We aided schools in using Fundations, Words Their Way, and other phonics curricula decades before Units of Study in Phonics were developed. Workshops on reading and writing have always been phonics-heavy. We did undertake two strands of curriculum adjustments after reading the books and articles suggested by proponents of the Science of Reading movement and working with the psychologists and neuroscientists at Child Mind Institute.
Due to her approaches to teaching reading, Professor Lucy Calkins of Columbia University has a long history of causing controversy in the world of education. She eagerly anticipated a new curriculum was created with the intention of answering her detractors with a more research-based, phonics-based approach to literacy.
Before joining Professor Calkins’ team at Columbia, Dr. Cherry-Paul was the director of diversity and equality at the Teachers College Reading and Writing Project. The position of Dr. Cherry-Paul, who left in May, has not been filled.
The debate over state laws that restrict how race, gender, and other identities are taught, however, has given rise to a brand-new problem with the curriculum.
Following internal deliberation on the key issue, should the curriculum consider these conservative laws?
The “Units of Study” curriculum for kindergarten through second grade will no longer be published by Heinemann, a division of Houghton Mifflin Harcourt.
The decision to halt publishing could have an effect on up to 25% of the country’s elementary schools. It also illustrates the conflicting demands that curriculum-restriction legislation from the right and requests from progressive educators for materials that deal more explicitly with race, gender, and other forms of identity have on educational publishers.
Following reports that the company is currently examining materials to match legislation in more than a dozen states restricting how pupils are taught about race and gender, a number of authors have broken their ties to educational publisher Heinemann.
One of the authors who severed connections with Heinemann is Sonja Cherry-Paul, a co-founder of the Institute for Racial Equity in Literacy. She adapted the well-known young-adult book “Stamped: Racism, Antiracism, and You” by Jason Reynolds and Ibram X. Kendi into “Stamped (for Kids)” for another publisher.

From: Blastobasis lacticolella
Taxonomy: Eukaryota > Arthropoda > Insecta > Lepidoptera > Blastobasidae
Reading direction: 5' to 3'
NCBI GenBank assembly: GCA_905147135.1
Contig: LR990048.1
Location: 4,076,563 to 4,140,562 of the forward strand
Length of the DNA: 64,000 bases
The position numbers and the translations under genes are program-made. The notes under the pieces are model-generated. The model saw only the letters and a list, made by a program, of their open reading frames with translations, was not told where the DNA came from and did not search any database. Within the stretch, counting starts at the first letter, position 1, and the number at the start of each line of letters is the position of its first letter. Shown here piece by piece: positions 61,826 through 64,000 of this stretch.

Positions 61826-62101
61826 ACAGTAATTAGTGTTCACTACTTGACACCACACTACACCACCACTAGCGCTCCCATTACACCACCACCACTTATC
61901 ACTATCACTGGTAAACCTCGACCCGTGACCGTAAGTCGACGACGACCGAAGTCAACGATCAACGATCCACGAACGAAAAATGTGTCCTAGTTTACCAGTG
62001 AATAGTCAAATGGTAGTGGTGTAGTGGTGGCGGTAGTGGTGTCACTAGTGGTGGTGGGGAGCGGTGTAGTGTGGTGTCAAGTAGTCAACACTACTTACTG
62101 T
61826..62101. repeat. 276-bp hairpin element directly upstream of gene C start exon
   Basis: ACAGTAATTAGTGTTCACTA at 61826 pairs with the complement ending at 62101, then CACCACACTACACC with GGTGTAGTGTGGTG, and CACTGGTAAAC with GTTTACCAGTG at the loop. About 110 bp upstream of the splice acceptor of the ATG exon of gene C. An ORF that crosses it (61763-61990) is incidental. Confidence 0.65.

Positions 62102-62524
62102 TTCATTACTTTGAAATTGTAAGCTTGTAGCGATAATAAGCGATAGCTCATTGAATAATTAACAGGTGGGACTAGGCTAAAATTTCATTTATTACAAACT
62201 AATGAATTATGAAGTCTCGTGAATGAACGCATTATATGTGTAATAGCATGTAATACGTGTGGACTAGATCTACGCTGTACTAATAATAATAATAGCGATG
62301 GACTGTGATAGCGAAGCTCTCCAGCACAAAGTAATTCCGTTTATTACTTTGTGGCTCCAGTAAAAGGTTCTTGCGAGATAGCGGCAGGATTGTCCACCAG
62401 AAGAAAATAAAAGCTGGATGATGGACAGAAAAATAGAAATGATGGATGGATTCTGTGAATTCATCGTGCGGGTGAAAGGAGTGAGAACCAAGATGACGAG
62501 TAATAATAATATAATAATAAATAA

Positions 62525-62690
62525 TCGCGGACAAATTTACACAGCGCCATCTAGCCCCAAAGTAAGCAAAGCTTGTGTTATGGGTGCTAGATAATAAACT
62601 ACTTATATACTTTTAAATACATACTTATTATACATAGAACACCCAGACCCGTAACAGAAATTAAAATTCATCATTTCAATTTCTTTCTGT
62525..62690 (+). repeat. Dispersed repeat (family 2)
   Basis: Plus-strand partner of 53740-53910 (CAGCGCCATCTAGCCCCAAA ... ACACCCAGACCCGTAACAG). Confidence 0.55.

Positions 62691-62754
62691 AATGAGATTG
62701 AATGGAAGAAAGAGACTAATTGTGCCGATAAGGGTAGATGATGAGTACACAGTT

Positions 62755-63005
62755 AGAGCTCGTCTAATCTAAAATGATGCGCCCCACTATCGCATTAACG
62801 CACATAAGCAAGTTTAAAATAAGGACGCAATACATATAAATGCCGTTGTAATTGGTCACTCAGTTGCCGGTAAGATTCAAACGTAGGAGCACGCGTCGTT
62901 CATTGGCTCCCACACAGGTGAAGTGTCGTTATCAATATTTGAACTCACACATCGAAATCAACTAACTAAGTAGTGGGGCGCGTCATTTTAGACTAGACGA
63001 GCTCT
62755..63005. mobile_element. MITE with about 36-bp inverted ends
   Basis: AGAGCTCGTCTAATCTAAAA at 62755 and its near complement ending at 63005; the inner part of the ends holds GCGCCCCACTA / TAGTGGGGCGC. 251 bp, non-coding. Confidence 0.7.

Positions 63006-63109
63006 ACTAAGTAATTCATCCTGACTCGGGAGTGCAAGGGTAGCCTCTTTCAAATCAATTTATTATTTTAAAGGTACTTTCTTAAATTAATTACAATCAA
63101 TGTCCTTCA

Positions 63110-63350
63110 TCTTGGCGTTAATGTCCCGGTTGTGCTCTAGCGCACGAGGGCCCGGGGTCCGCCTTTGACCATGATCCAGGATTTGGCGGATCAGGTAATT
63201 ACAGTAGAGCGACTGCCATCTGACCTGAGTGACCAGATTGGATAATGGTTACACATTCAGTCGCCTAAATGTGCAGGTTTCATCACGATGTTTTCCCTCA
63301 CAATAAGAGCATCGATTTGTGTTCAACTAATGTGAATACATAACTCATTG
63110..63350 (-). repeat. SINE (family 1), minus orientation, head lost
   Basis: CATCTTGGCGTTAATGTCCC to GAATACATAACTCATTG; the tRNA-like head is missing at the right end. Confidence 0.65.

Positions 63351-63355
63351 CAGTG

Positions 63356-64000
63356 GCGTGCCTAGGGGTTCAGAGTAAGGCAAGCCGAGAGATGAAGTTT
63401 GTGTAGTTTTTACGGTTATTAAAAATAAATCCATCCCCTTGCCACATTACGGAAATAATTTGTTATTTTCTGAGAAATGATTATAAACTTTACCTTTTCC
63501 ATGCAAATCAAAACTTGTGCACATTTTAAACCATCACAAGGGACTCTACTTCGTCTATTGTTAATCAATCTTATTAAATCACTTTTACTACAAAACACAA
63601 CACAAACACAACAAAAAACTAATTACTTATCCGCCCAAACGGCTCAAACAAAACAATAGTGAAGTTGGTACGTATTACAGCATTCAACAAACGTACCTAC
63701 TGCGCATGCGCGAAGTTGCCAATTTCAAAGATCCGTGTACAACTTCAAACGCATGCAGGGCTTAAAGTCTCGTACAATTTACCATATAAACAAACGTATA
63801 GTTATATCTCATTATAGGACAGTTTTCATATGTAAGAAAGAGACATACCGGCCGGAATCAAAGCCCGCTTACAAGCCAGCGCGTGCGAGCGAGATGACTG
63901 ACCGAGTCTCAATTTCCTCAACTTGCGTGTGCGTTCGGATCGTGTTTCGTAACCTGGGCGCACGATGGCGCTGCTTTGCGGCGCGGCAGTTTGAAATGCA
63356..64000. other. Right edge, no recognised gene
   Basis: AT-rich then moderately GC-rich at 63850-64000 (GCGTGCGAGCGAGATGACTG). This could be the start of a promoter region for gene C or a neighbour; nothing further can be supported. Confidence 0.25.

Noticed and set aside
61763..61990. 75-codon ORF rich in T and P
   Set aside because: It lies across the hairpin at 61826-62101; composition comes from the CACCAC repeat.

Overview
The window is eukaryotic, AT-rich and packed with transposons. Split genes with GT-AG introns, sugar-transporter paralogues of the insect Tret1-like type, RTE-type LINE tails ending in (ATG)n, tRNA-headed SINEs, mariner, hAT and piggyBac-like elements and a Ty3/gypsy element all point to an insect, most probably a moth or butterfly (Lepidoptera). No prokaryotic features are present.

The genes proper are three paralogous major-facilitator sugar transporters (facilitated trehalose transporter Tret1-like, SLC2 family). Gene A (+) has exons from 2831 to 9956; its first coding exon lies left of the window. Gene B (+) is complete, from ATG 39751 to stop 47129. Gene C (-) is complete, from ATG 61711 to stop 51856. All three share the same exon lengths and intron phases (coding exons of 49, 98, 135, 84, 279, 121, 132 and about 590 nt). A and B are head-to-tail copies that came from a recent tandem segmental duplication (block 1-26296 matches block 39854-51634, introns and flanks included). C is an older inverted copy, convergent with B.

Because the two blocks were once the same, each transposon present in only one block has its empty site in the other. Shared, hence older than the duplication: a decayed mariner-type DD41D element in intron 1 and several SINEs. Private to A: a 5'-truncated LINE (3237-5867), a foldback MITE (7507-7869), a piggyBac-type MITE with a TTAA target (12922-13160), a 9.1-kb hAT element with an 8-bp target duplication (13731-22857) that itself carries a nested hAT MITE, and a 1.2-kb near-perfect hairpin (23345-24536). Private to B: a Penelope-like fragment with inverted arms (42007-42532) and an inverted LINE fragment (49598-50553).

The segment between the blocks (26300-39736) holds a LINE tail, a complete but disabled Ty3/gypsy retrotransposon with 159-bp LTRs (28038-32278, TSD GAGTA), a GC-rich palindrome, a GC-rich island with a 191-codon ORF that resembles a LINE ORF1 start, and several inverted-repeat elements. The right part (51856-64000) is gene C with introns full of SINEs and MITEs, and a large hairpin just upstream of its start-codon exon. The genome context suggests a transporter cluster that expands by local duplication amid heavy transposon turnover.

Sonja Cherry-Paul and Tricia Ebarvia’s announcement
Sonja Cherry-Paul and Tricia Ebarvia announced on Twitter that they were terminating their professional development and publishing affiliations with Heinemann “effective immediately” due to irreconcilable views over the work of equality, inclusivity, and antiracism.
The two individuals are the co-founders of the Institute for Racial Equity in Literacy, a weeklong professional development program for educators that focuses on the connections between literacy and racial equity.
feedback from Cherry-Paul and Ebarvia
Requests for feedback from Cherry-Paul and Ebarvia were not immediately fulfilled. Heinemann had decided to pause the publication of curricula in order to examine them in light of state regulations.
Another illustration of how challenging it is for publishing corporations to strike a balance between calls for more inclusive curricula and limitations on what may be taught in many places. Ms. Boyd is leaving the company, according to Heinemann.
According to Heinemann, she will depart.
According to a written statement from Heinemann, the updated Calkins curriculum will be released later this year. The statement also stated that “under new leadership, a comprehensive editorial review of the upcoming edition of ‘Units of Study’ is being conducted, in strict adherence to H.M.H.’s content, equity, inclusion, and diversity guidelines.”